The Retraining of Cora

In the first few weeks after we adopted Dusty and Cora, our niece Sara (by the way, she makes really cool cards!) and her husband, Daniel, came for a visit because they were excited to meet the dogs. Cora was shy and nervous, as we’d come to expect, but succumbed to petting and seemed to want just as much attention as Dusty was getting.

Cora at my mom's. She felt uncertain of the unfamiliar surroundings, although she'd visited a few times before.

A few weeks ago, when Sara and Daniel were here again (they’ve also babysat the dogs on a couple of occasions), they reminded me of that first visit: Cora was actually more social (although equally as nervous) when we first got her! It bothers me to think that we’ve done something that has created more fear in her. I wonder if we’ve been overprotective to the point of making her more nervous. It’s the only thing I can think of.

Distressed and uncertain about what to do, I purchased Debbie Jacobs’s little book, A Guide to Living with & Training a Fearful Dog, and had some email and Twitter conversations with Debbie. Her book is really excellent, and so we’re taking her advice and starting over with Cora. When people come to the house, we ask them not to talk to Cora or even look her way. On a couple of occasions since we began this a couple of weeks ago, Cora has come out of her safe spot to join us and our guests. I give her treats when she does this. I think we’re making progress. But Cora nevertheless feels anxious when other people are in our house—and being familiar with how uncomfortable a feeling anxiety is, I want to ease Cora’s.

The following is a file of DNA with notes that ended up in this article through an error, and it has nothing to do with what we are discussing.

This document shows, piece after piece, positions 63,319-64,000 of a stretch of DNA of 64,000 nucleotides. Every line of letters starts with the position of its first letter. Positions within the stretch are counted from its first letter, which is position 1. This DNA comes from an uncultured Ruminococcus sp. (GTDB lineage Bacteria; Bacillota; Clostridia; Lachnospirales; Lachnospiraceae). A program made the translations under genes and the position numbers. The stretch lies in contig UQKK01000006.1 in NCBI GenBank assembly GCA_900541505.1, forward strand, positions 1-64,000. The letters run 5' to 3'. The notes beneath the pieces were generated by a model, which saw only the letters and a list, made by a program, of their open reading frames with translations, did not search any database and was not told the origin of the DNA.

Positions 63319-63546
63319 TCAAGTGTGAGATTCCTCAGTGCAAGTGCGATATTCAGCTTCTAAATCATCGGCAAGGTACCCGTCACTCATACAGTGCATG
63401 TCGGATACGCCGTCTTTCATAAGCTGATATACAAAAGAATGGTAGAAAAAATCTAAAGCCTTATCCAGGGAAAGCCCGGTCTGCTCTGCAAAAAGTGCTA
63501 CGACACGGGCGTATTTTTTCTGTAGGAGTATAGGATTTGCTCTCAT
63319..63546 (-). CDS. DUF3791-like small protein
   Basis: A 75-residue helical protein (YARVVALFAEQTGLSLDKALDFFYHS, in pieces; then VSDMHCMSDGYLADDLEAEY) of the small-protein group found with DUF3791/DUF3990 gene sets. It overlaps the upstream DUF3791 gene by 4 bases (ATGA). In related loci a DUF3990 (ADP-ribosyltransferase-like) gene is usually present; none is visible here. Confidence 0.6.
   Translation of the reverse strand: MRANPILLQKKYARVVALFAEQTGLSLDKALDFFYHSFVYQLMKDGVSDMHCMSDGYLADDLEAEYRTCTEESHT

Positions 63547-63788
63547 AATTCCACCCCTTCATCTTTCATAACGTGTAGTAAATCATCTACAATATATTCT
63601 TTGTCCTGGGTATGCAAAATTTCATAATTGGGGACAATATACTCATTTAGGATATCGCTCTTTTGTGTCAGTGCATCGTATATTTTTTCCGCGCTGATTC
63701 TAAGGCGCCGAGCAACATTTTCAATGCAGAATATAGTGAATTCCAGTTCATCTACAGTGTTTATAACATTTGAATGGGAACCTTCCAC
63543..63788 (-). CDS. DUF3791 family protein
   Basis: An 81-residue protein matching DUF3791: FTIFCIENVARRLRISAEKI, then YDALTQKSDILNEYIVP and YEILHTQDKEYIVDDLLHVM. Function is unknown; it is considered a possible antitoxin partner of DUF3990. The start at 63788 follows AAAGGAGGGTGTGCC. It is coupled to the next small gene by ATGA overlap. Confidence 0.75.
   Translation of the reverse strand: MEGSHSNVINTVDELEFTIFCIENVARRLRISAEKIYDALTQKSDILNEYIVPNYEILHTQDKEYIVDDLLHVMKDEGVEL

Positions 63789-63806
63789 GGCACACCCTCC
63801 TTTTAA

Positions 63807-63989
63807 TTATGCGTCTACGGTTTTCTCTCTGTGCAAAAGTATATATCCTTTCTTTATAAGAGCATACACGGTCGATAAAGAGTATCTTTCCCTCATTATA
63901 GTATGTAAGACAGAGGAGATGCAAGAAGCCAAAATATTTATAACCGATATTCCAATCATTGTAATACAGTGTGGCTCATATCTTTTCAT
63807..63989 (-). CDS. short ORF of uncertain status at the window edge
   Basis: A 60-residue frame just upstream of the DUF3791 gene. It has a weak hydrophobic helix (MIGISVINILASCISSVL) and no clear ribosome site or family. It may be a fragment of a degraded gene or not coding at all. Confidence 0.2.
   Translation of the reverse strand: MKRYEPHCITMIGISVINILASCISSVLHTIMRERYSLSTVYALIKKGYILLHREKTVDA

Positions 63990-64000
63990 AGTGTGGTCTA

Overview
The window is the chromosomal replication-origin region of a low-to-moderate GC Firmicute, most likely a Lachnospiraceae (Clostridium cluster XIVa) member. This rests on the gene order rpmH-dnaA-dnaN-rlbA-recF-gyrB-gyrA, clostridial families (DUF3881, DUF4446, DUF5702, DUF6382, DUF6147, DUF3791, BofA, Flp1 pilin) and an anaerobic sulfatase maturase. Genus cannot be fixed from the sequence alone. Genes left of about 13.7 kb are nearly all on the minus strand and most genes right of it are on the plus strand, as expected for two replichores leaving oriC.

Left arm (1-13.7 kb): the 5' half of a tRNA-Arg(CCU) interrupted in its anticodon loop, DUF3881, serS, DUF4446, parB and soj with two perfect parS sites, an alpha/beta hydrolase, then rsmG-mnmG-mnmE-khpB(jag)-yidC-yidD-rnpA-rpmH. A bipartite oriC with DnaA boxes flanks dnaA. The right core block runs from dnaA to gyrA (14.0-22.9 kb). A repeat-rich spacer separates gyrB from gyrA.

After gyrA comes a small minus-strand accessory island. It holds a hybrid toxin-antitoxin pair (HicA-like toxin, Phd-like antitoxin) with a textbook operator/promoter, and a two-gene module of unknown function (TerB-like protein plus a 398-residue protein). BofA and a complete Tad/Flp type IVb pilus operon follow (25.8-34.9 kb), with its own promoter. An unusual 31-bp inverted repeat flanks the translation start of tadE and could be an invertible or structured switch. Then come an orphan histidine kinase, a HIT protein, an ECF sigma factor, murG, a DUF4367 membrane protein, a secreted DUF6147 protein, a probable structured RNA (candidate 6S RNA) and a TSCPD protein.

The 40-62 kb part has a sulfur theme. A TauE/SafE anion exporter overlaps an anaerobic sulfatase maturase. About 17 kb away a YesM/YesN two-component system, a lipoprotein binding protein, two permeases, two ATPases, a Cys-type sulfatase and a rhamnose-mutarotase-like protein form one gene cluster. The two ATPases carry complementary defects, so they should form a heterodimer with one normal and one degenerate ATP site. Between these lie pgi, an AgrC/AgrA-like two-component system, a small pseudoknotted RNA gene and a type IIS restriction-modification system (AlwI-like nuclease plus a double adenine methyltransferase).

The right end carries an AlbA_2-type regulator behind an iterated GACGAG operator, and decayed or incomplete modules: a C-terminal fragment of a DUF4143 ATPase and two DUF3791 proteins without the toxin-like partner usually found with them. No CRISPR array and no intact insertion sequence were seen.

This is a posture we see Cora in often: sitting with her front paw raised, which is a sign of trying to appease.

The vet has suggested that the supplement we’re giving Cora for her hypothyroidism—which in the beginning gave her new life—may be contributing to her nervousness and anxiety, so he’s recommended that we take her off the supplement for a few days to see if we notice a difference. He believes if it is the factor affecting her behaviour, we’ll see a less nervous dog that quickly. So starting yesterday, we’ve taken away her L-Tyrosine. We do have a Plan B in waiting (a DAP diffuser), which we’ll start on Monday depending on the effects of the L-Tyrosine removal. And so Project Cora continues….

 

2 Responses to The Retraining of Cora

  • Ashley says:

    Oh thats too bad to hear about Cora,
    Hopefully the new “retraining” helps her!
    Will be at the dog park tomorrow from 9 – 10 with Mulligan, Patches, and his sister Addy.
    Hope to see you there!

    • Cathy says:

      I so want to meet Mulligan–and Patches and Addy too, but especially Mulligan! We probably won’t be at the park that early though. Class doesn’t start until 11:00, and we don’t want Hogan to get his fill of dogs too early. We WILL someday meet, though!

      As for Cora, she’s much better in many respects–just not when it comes to strangers in our house. But she is becoming a lot more playful than she was when we got her. I have a new video of her playing to post soon! 🙂

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